Dynamic action filmmaking does a lot of heavy lifting in the otherwise lumpy Vietnamese beat-em-up “Furies,” a barely related prequel to the 2019 martial arts knockout “Furie.” “Furies” doesn’t follow star “Furie” star Veronica Ngo or her character. Instead, Ngo steps behind the camera for “Furies,” her directorial debut, and a sort of backstory for Thanh Hoa’s scene-stealing “Furie” baddy, Thanh Soi.
“Furies” (originally titled “Thanh Soi”) doesn’t focus on Thanh but rather makes her a co-lead for the movie’s real star, Bi (Dong Anh Quynh), a righteously pissed off orphan who works through some childhood trauma by taking on a group of sadistic human traffickers with a trio of fellow vigilantes, including Thanh (here played by Toc Tien), Hong (Rima Thanh Vy), and their leader, Jacqueline (Ngo Thanh Van).
“Furies” pales compared to the relatively confident “Furie” in any scene where the characters have to relate to each other beyond propulsive violence. Action director Samuel Kefi Abrikh, who also choreographed the fight scenes in “Furie,” still delivers a number of stand-out moments, but the ensemble cast members aren’t as memorable when they’re not tearing up the screen.
In an unsettling introductory scene, a young Bi (Thuy Linh) loses her mother, a prostitute, after a drunken john attacks both women and accidentally sets fire to their tiny houseboat. Fifteen years later, Bi gets rescued and adopted by Jacqueline and her two pupils, Hong and Thanh. All four women have either been raped or sexually assaulted, and it’s to the filmmakers’ credit that a few scenes directly address that intense bond. In one sizzle reel-ready highlight, Bi returns from an especially brutal altercation with an out-of-control fight-or-flight response triggered by memories of her mother. She can’t stop throwing punches, and in that moment, not even Thanh can stop her without throwing some back.
The villains of “Furies” aren’t nearly as memorable. Thuan Nguyen delivers an unremarkable performance as the reputedly demonic pimp Mad Dog Hai, and his fellow traffickers are only as threatening as the women they imperil. A last-minute twist adds an extra narrative wrinkle to Jacqueline and her girls’ feud with Hai, but their mutual antagonism is not much more complicated than it first seems. He’s a violent slimeball, and they’re avenging angels. They fight, and sometimes that’s pretty cool to look at.
Abrikh’s choreography, while consistently solid, only sometimes has the same ingenious spark that blazed throughout “Furie.” Ngo’s camera matches the concussive pace and wild movements of her performers, but a few action scenes look like hand-me-downs, given how closely they resemble the beatdowns in “Furie.” That said, when the moment calls for a truly unhinged and grisly spike of adrenaline, Abrikh and Ngo deliver a few indelibly gnarly images. You know a fight will be good when it starts with one attacker wrenching a bloody syringe out of her neck.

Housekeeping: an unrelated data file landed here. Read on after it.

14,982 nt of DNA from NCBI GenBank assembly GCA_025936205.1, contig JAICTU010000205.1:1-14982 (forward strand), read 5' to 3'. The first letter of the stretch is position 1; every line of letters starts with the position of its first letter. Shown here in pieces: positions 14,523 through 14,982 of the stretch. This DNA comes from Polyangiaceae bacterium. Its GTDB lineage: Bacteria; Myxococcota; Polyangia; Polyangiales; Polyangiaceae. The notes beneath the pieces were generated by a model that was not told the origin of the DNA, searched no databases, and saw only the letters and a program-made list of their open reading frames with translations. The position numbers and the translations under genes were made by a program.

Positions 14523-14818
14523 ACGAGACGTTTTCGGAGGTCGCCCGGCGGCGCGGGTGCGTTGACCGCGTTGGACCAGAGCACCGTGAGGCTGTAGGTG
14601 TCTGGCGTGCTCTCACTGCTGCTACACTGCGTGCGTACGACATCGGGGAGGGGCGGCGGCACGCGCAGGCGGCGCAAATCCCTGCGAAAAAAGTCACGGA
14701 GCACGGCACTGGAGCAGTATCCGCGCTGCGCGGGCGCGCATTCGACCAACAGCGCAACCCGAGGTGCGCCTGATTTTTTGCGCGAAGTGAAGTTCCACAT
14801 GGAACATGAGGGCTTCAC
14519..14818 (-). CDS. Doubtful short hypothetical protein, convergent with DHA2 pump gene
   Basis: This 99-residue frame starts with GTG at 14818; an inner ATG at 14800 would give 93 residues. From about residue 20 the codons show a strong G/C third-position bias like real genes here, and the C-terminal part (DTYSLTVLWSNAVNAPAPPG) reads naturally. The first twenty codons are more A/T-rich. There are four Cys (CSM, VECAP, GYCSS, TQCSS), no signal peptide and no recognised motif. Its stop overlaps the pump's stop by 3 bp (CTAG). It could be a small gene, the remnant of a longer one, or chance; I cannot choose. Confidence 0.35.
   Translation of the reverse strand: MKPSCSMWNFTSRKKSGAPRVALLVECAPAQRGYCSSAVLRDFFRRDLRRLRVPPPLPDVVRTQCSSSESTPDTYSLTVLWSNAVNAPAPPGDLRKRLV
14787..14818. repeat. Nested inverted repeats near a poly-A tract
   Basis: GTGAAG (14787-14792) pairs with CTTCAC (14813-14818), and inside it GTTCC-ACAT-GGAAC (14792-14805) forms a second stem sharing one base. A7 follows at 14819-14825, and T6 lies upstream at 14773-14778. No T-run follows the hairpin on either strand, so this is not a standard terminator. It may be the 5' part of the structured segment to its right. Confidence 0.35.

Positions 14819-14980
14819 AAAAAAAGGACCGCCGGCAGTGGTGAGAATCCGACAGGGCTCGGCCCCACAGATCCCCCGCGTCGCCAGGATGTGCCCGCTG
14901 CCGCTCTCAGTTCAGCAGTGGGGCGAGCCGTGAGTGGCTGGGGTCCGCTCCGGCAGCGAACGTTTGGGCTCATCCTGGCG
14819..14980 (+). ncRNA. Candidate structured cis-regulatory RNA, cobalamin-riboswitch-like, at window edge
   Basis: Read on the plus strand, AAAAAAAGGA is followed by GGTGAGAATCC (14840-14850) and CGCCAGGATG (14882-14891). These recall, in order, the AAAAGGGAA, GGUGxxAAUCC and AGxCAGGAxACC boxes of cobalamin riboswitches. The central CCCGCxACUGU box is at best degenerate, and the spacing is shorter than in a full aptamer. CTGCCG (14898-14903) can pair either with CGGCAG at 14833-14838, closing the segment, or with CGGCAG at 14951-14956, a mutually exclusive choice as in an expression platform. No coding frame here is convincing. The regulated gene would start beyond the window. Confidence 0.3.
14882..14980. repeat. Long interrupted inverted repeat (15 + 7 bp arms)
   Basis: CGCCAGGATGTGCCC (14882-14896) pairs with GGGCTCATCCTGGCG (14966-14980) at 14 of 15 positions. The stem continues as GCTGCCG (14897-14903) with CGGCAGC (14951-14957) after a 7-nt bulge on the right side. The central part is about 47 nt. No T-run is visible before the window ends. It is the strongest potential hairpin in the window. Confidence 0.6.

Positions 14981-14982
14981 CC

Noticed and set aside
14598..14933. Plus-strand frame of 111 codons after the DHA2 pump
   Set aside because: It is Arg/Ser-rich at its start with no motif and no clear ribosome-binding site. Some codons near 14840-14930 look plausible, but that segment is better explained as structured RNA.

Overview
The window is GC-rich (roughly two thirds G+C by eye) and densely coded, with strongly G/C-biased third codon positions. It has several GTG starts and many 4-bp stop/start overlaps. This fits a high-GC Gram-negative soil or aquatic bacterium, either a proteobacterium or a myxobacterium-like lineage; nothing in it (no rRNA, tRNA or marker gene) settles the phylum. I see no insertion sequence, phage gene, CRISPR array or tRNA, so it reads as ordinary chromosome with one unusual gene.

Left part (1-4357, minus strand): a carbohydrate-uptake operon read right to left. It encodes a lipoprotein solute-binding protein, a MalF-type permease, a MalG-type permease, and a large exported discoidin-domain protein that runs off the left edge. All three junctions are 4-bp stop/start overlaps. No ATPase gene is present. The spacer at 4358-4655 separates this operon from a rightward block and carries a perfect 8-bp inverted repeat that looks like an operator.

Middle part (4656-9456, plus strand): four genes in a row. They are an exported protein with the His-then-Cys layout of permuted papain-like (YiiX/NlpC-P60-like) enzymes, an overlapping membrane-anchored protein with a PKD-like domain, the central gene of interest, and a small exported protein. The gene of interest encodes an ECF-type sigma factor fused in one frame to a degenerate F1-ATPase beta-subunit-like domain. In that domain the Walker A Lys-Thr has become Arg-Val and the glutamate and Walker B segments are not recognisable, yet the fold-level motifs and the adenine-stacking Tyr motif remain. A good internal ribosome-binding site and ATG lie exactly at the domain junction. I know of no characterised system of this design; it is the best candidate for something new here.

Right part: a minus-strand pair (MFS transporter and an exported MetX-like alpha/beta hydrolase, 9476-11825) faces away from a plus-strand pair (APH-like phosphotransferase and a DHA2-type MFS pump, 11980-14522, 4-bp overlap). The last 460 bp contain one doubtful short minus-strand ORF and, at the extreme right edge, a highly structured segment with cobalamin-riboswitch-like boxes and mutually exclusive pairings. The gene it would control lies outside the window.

Abrikh and Ngo’s fights also have rhythm and visceral impact, even when the characters themselves aren’t as interesting as their brawling. An involved, visual-effects-reliant motorcycle chase delivers on its gonzo premise thanks to its playful orchestration. Dialogue-focused scenes don’t have that same kind of give-and-take snappiness, which speaks to the movie’s relatively indecisive melodramatic thrust.
Ngo and her five screenwriters (not counting script consultant Nguyen Ngoc Lam) seem most comfortable when their characters are at their lowest. There are a few scenes where Bi, Thanh, and Hong try to comfort or show solidarity with each other after they’ve finished kicking ass. It’s unfortunately telling that Hong, the most upbeat and femme-presenting of the four main protagonists, is the least developed co-lead. She does Bi’s makeup, styles her clothes, and even gets in a few good stabs when it’s time to throw down, but is never as compelling as Thanh and Bi, a solid duo with a wobbly third wheel. Even Bi’s character doesn’t get developed as patiently as Ngo’s did in “Furie,” so we never really find out what she means when, early on, she confesses that she enjoys killing rapists: “I liked it. And I was afraid of myself … liking it … I could drown in my own darkness.”
Thankfully, there’s a considerable nasty streak that runs throughout “Furies,” and it isn’t limited to the movie’s antagonists. When Bi first spars with Thanh, she tries to take a bite out of her torso. And when they lock horns during the abovementioned PTSD flashback, they slam into walls and wreck the bathroom. Even Hong saves Bi from a would-be rapist by knifing him in the side. If this movie were any more comfortable with its pulpy substance, it would be a Paul Verhoeven movie. The rest of “Furies” isn’t as memorable, but there’s enough good stuff here to justify another vaguely related spinoff.
Now on Netflix.